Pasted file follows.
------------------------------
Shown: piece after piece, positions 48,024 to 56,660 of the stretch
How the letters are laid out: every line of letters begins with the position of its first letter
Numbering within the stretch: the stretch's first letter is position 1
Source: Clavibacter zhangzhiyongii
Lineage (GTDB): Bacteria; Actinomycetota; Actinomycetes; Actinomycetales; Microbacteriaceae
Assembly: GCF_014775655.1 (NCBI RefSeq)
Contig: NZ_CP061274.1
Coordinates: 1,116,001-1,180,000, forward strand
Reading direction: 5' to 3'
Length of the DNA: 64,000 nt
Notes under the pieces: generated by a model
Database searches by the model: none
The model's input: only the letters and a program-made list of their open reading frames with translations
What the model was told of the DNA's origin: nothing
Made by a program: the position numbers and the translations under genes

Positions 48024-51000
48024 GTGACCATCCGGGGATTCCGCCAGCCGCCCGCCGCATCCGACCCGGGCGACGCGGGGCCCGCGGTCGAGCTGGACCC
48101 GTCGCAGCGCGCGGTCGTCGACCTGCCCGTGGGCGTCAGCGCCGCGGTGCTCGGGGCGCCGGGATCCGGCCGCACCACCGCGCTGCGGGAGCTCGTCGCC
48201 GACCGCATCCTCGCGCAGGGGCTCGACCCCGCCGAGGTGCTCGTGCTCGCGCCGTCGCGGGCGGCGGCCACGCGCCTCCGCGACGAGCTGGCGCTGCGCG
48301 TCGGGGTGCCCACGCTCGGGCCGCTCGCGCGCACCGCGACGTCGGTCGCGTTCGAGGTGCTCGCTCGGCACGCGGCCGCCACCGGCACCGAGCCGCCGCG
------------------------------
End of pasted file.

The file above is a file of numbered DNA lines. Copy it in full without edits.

Shown: piece after piece, positions 48,024 to 56,660 of the stretch
How the letters are laid out: every line of letters begins with the position of its first letter
Numbering within the stretch: the stretch's first letter is position 1
Source: Clavibacter zhangzhiyongii
Lineage (GTDB): Bacteria; Actinomycetota; Actinomycetes; Actinomycetales; Microbacteriaceae
Assembly: GCF_014775655.1 (NCBI RefSeq)
Contig: NZ_CP061274.1
Coordinates: 1,116,001-1,180,000, forward strand
Reading direction: 5' to 3'
Length of the DNA: 64,000 nt
Notes under the pieces: generated by a model
Database searches by the model: none
The model's input: only the letters and a program-made list of their open reading frames with translations
What the model was told of the DNA's origin: nothing
Made by a program: the position numbers and the translations under genes

Positions 48024-51000
48024 GTGACCATCCGGGGATTCCGCCAGCCGCCCGCCGCATCCGACCCGGGCGACGCGGGGCCCGCGGTCGAGCTGGACCC
48101 GTCGCAGCGCGCGGTCGTCGACCTGCCCGTGGGCGTCAGCGCCGCGGTGCTCGGGGCGCCGGGATCCGGCCGCACCACCGCGCTGCGGGAGCTCGTCGCC
48201 GACCGCATCCTCGCGCAGGGGCTCGACCCCGCCGAGGTGCTCGTGCTCGCGCCGTCGCGGGCGGCGGCCACGCGCCTCCGCGACGAGCTGGCGCTGCGCG
48301 TCGGGGTGCCCACGCTCGGGCCGCTCGCGCGCACCGCGACGTCGGTCGCGTTCGAGGTGCTCGCTCGGCACGCGGCCGCCACCGGCACCGAGCCGCCGCG